I noticed that they lit the Menorah in Portland this week.  Fantastic.  I wish those of the Jewish faith a wonderful Hanukkah this year, and thank you for all the reciprocal wishes of good tidings.  I also noticed that Santa will now be allowed to visit school children in Saugus Massachusetts after the school superintendent rescinded his ban on the local firefighters who annually visit the elementary schools dressed as Santa, bringing coloring books to almost 500 preschool and kindergarten children as they have done for close to 50 years.  At their own expense.

Somewhere, someone is being oppressed, I just know it....

I’m not going to get into a long tirade about the attacks on religion or Christmas.  Sorry, I’m too happy celebrating this time of year to let that nonsense ruin my Christmas spirit.  It does make me wonder however, why celebrating one’s faith openly and in the public square is so terrifying to certain groups of people that they run yearly campaigns to destroy faith-based messages of good will, oftentimes in ways that are at best mean spirited and at other times, openly hostile and inflammatory.  The good firefighters of Saugus have been giving coloring books to children for 50 years and I don’t believe they have ever excluded any child based on his faith.  Nor has the school system of Saugus instituted a Christian only policy.  Portland Maine has never declared Judaism the official religion of the city, unless I missed that in the paper somewhere.  Quite sure I would have caught that.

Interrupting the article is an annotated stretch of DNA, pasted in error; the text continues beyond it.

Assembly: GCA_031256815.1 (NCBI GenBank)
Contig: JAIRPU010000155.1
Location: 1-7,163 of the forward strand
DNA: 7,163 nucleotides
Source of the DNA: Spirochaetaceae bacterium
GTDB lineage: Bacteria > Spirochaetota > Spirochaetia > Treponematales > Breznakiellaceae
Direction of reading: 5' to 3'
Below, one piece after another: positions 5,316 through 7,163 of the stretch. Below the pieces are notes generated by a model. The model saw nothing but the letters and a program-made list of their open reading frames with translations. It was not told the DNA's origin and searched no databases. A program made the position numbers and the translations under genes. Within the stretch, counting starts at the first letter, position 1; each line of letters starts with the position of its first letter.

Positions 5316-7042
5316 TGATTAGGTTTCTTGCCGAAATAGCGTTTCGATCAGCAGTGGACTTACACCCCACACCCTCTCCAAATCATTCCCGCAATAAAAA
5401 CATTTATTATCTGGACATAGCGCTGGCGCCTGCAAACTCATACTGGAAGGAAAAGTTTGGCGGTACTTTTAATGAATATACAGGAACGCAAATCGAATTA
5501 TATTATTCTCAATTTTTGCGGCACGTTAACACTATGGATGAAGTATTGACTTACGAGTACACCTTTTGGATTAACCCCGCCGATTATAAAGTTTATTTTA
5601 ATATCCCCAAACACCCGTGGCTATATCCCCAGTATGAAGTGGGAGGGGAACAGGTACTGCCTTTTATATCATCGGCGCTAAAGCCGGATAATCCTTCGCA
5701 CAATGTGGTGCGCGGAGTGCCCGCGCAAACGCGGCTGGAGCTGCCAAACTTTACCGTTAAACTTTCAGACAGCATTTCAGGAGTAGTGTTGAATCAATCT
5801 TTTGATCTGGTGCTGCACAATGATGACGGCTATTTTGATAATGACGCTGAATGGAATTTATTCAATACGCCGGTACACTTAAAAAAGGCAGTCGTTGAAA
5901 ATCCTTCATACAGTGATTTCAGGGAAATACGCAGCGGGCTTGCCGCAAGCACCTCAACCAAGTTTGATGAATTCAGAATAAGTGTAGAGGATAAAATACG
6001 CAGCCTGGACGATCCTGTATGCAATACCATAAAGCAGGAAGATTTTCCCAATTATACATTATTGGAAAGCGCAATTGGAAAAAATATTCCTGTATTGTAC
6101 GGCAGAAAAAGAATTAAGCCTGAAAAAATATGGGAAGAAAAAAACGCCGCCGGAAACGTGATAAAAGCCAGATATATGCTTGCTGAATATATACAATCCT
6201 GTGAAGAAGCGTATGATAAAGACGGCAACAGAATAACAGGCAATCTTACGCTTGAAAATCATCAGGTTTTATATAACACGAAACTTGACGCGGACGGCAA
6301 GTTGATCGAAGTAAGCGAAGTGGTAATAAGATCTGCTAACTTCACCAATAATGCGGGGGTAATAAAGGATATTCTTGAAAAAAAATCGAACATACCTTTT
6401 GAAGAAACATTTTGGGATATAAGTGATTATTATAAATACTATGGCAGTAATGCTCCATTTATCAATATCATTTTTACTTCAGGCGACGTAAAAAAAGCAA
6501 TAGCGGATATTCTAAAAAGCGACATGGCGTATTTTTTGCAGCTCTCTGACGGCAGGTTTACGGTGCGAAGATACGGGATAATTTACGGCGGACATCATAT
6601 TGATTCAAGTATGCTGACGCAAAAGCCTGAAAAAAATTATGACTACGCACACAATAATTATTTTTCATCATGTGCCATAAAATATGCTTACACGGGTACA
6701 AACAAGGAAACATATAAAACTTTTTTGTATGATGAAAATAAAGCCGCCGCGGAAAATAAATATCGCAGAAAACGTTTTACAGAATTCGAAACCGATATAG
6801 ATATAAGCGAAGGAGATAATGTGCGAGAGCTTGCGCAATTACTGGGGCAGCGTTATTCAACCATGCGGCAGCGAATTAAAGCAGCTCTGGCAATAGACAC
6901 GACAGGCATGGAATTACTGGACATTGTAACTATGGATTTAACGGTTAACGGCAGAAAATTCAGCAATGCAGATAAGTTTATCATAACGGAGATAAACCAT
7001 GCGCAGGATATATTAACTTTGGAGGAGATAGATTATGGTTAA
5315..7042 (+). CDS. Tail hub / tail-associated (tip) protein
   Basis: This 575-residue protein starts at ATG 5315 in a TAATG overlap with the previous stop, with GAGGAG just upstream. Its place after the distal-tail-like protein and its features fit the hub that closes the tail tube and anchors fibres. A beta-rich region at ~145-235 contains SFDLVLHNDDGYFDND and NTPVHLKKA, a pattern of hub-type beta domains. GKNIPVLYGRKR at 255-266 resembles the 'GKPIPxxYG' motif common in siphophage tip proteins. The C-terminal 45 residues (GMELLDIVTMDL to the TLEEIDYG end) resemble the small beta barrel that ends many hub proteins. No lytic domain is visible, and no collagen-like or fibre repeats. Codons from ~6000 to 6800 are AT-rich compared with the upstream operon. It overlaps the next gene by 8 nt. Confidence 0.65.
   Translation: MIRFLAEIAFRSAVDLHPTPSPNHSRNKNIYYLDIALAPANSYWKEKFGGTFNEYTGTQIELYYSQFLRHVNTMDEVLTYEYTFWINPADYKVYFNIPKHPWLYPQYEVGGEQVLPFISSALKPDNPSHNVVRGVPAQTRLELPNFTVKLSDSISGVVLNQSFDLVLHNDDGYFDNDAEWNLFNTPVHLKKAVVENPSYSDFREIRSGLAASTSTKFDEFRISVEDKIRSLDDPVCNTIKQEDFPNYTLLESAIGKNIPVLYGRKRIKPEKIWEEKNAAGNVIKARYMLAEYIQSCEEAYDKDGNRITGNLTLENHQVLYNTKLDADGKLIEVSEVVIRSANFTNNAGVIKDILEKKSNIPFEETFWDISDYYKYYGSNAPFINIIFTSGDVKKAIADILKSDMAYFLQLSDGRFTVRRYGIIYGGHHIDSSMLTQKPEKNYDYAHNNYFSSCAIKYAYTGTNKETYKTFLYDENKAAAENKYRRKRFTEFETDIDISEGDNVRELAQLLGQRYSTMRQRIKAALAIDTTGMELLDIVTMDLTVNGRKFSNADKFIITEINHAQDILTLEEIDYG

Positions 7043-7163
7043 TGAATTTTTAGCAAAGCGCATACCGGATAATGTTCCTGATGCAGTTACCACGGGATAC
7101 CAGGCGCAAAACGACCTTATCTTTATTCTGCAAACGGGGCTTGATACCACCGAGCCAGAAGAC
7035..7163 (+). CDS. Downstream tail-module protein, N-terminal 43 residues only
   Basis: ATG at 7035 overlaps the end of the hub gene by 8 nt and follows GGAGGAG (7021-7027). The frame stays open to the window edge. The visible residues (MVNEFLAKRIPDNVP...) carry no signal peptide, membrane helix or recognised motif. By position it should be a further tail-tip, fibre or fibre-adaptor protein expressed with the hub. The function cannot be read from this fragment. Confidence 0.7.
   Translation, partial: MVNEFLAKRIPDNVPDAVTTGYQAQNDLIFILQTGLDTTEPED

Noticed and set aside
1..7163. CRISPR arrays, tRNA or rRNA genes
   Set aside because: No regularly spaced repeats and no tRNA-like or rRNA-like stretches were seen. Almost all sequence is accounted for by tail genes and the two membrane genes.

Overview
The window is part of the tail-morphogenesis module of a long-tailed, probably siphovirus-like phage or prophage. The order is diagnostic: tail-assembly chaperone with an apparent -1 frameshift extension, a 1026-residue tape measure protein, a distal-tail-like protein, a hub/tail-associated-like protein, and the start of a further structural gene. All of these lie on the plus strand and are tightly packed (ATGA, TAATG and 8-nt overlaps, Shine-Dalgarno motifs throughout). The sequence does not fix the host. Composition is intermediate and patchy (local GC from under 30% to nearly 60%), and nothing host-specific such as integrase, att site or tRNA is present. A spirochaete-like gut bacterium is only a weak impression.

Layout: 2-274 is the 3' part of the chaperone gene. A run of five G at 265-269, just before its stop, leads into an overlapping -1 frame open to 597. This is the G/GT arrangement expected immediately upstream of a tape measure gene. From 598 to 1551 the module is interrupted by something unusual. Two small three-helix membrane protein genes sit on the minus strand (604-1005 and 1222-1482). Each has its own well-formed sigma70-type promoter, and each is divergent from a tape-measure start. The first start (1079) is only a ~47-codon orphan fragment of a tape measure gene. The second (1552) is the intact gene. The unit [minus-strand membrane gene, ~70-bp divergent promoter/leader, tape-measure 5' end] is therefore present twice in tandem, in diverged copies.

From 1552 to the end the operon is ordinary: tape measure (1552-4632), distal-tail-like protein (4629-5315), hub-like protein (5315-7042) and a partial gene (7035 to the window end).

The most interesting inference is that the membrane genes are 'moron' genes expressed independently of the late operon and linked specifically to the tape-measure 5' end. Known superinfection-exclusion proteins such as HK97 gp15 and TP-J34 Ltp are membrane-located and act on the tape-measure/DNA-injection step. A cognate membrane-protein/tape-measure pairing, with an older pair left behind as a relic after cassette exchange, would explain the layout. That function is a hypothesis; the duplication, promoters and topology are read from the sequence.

For those who adamantly claim there is no such thing as Santa, or God for that matter, to so fear the expression of these beliefs by others boggles my mind.  How can something that you do not believe exists cause you such fear?  Or pain?  Or inflict harm on you in anyway?  You pay a great deal of attention to something that isn’t there.  And for all of the arguments about separation of church and state, two questions come to mind.  What town or state for that matter has declared an official religion?  Why does recognition of faith expressed by a rather large majority of citizens exclude anyone from anything?  You have the right to not believe.  Or the right to dis-believe. Just smile at us small minded dolts and walk away.

Small children still fear to look under their beds or into the dark closet late at night, afraid of the boogeyman that isn’t real. There are quite a few adults that need to make the same transition that children eventually do, stop fearing what you claim does not exist.  Heck, if Christmas frightens you so badly, you may want to dress up as Santa for Halloween.  Of course, that’s only if you celebrate that kind of thing.

Whatever you believe or do not believe, I wish you a Merry Christmas anyway.  It requires no commitment on your part, no conversion or change in your beliefs.  Just an acceptance of others who believe differently than you.  Isn’t that what your message is supposed to be all about?

Merry Christmas.